Family wins High Court bid for coroner to request information

Parents of James Loughlin had asked Sligo/Leitrim coroner to request information from State body

The High Court ruled there was nothing in the Coroner’s Act 1962 which prevented the coroner from seeking evidence which was preparatory to the ultimate hearing of the inquest.

The High Court ruled there was nothing in the Coroner’s Act 1962 which prevented the coroner from seeking evidence which was preparatory to the ultimate hearing of the inquest.

 

A coroner must seek certain information for the inquest into the death of a 20-year-old man as a result of an alleged violent assault, the High Court has ruled.

Mr Justice Seamus Noonan said the parents of James Loughlin, who died in a house in Connolly Street, Sligo, on February 24th 2018, are entitled to an order requiring the coroner to obtain the information for use at the eventual inquest.

The inquest is on hold pending the trial of Richard McLoughlin (31) of City Gate Apartments in Connolly Street, who was charged with the murder of Mr Loughlin on February 26th 2018. In the meantime, the deceased’s parents, Michael and Paula Loughlin had asked the Sligo/Leitrim coroner to request certain information from a State organisation which they say is necessary for the inquest.

The coroner refused to do so contending that the information they sought did not apply in relation to this case. The parents brought High Court judicial review proceedings claiming, among other things, the refusal was unlawful. They claimed the coroner misconstrued the law.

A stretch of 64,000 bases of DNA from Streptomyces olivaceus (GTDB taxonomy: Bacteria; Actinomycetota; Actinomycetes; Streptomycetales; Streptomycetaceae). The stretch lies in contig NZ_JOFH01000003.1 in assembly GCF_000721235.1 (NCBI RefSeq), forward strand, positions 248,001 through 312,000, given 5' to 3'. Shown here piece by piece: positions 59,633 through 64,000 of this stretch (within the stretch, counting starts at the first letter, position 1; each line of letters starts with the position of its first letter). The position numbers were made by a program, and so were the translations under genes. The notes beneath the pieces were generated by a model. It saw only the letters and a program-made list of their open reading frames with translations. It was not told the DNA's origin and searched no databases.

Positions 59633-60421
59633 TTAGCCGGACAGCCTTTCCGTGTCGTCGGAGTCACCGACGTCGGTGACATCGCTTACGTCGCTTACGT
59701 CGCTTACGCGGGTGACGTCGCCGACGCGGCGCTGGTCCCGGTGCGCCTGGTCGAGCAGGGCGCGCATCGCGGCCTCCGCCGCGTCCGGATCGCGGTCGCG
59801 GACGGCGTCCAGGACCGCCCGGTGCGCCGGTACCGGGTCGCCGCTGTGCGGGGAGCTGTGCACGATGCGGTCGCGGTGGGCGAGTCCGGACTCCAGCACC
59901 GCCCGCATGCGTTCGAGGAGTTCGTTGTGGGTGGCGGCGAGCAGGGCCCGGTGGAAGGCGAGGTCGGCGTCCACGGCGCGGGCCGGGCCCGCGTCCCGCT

The coroner argued, among other things, the terms of the right to life (Article 2) provision of the European Convention on Human Rights (ECHR) were not engaged on the facts of this case. These included because there was no engagement, in relation to the death, by agents of the State and only related to the alleged attacker.

Mr Justice Noonan ruled there was nothing in the Coroner’s Act 1962 which prevented the coroner from seeking evidence which is preparatory to the ultimate hearing of the inquest. He rejected the coroner’s argument that the ECHR provision applied in some way to restrict the operation of his duties under the Coroner’s Act.

This was “plainly a fundamental misconception”, he said. He also rejected the coroner’s argument that the Loughlins’ application was premature in circumstances where he (coroner) had made no final decision.